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Early 2019 Fantasy Football Rankings Analysis - Tight End


We wind down our look at the early 2019 fantasy football PPR rankings with the tight end position.

Our top rankers (Nick Mariano, Dom Petrillo, and myself) got together to release a pre-draft look at each position for re-draft leagues. We're not including the 2019 rookie class just yet, seeing as how we have no idea where they will be playing.

When you're done looking at tight end, check out our tiered analysis on the quarterbackrunning back, and wide receiver positions as well. Now, let's take a look at how the TE position is stacked.

Editor's Note: All you early birds can get a full-season NFL Premium Pass for 50% off. Our Draft Kit, In-Season tools and over 150 days of Premium DFS. Sign Up Now!

 

PPR Redraft Tight End Rankings (February 2019)

Position Rank Position Tier Player Name Overall Rank Overall Tier
1 1 Travis Kelce 20 3
2 1 Zach Ertz 22 3
3 1 George Kittle 27 3
4 2 David Njoku 64 5
5 2 Evan Engram 74 6
6 2 Rob Gronkowski 78 6
7 2 Hunter Henry 79 6
8 2 O.J. Howard 88 6
9 2 Eric Ebron 89 6
10 3 Jared Cook 108 7
11 3 Jack Doyle 113 8
12 3 Greg Olsen 116 8
13 3 Delanie Walker 118 8
14 3 Trey Burton 119 8
15 3 Austin Hooper 137 9
16 3 Chris Herndon IV 140 9
17 3 Jimmy Graham 142 9
18 4 Jordan Reed 145 9
19 4 Tyler Eifert 157 10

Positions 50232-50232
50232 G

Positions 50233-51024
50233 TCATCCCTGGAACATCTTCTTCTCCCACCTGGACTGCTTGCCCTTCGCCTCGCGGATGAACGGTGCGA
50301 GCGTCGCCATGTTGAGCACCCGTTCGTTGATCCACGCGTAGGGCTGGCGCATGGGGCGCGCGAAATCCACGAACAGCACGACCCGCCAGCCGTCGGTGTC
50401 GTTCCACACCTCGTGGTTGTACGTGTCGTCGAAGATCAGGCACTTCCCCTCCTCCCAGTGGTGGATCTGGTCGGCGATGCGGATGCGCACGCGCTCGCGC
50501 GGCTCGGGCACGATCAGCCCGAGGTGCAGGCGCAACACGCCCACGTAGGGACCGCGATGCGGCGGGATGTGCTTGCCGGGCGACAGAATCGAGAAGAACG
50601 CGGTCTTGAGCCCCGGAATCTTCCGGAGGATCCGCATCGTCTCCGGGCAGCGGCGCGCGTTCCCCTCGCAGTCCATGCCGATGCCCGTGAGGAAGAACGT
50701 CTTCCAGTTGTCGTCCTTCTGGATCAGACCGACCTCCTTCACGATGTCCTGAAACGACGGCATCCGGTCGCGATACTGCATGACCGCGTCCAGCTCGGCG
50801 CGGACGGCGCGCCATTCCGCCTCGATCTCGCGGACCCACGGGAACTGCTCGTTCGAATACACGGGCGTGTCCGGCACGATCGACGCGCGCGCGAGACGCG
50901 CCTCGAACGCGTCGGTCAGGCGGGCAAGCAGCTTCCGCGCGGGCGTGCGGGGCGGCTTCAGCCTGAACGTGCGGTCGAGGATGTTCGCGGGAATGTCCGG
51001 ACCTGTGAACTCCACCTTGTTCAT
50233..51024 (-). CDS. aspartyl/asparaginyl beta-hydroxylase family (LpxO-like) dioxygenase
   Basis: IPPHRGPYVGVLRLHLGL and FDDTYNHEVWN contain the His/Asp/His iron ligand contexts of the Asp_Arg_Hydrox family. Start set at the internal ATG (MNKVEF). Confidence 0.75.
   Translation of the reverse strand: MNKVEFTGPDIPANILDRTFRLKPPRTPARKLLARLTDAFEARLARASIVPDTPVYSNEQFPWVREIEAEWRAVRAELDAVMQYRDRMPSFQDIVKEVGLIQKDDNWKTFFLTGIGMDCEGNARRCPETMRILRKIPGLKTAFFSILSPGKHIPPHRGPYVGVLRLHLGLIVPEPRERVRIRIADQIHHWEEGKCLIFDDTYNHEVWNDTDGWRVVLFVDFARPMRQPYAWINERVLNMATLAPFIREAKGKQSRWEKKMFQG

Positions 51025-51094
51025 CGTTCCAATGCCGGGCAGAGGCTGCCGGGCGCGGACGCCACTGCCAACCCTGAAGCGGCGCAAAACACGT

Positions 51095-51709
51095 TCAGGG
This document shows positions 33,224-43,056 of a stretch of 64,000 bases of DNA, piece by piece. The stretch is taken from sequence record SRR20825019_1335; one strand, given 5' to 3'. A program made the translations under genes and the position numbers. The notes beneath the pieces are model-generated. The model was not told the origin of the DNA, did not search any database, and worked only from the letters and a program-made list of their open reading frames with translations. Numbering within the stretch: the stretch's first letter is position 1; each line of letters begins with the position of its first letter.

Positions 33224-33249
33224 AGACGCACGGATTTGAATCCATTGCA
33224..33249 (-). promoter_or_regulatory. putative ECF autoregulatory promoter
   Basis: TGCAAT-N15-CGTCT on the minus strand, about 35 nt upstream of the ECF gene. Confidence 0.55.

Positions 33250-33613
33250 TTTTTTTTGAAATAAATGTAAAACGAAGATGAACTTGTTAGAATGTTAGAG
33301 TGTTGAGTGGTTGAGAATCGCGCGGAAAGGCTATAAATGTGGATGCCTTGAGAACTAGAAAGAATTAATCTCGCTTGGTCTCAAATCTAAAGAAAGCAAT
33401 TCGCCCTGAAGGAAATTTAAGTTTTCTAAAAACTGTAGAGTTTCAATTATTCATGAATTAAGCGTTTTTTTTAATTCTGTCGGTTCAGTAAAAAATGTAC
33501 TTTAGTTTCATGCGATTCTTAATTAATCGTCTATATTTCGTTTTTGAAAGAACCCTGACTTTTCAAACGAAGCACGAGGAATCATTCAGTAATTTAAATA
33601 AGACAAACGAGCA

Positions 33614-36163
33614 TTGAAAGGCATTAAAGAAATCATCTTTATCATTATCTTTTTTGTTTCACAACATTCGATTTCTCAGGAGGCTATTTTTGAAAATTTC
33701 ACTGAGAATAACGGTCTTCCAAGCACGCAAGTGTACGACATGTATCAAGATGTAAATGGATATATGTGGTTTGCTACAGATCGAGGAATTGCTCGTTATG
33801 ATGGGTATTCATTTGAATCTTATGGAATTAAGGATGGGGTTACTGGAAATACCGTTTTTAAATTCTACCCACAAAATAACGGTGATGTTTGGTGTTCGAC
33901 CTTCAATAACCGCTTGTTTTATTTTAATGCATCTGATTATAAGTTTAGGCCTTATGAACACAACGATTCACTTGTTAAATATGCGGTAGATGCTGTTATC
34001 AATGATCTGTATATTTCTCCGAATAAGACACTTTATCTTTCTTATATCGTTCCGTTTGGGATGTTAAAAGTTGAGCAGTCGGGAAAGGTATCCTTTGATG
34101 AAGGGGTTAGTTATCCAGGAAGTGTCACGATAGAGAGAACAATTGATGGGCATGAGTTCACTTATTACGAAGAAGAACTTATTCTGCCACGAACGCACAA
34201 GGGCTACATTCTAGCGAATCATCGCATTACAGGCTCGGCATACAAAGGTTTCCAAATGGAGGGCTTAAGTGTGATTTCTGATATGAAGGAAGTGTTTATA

20 4 Vance McDonald 159 10
21 4 Kyle Rudolph 161 10
22 5 Dallas Goedert 182 11
23 5 Gerald Everett 183 11
24 5 Cameron Brate 188 11
25 5 Mike Gesicki 189 11
26 5 Blake Jarwin 206 11
27 5 Hayden Hurst 208 11
28 6 Ricky Seals-Jones 218 12
29 6 Mark Andrews 225 12
30 6 Jake Butt 226 12
31 6 Ian Thomas 230 12
32 6 Nick Vannett 237 12
33 6 Will Dissly 241 12
34 6 Austin Seferian-Jenkins 242 12
35 7 Jonnu Smith 247 13
36 7 Luke Willson 254 13
37 7 Charles Clay 255 13
38 7 Jermaine Gresham 256 14
39 7 Luke Stocker 257 14
40 7 C.J. Uzomah 258 14
41 7 Ryan Griffin 259 14
42 7 Demetrius Harris 260 14
43 7 Adam Shaheen 261 14
44 7 Antonio Gates 262 14
45 7 Vernon Davis 263 14

 

Tier 1

Henceforth, the term "Big Three" shall refer to the top tier of tight ends in fantasy football. If ever there were a clear division at a position, it's right here. Kelce, Ertz, and Kittle are in a league of their own when it comes to fantasy production, especially given how quickly it thins out down the road. It was previously unheard of to have three tight ends come away with 1,000-yard seasons. Not only that, they all fell within the top-16 in receiving yardage when you include all positions. For this reason, Kelce will be a second-rounder, while Ertz and Kittle will likely be third-rounders in most PPR drafts. If you want an elite tight end, you'll have to strike early. It just might be worth it though.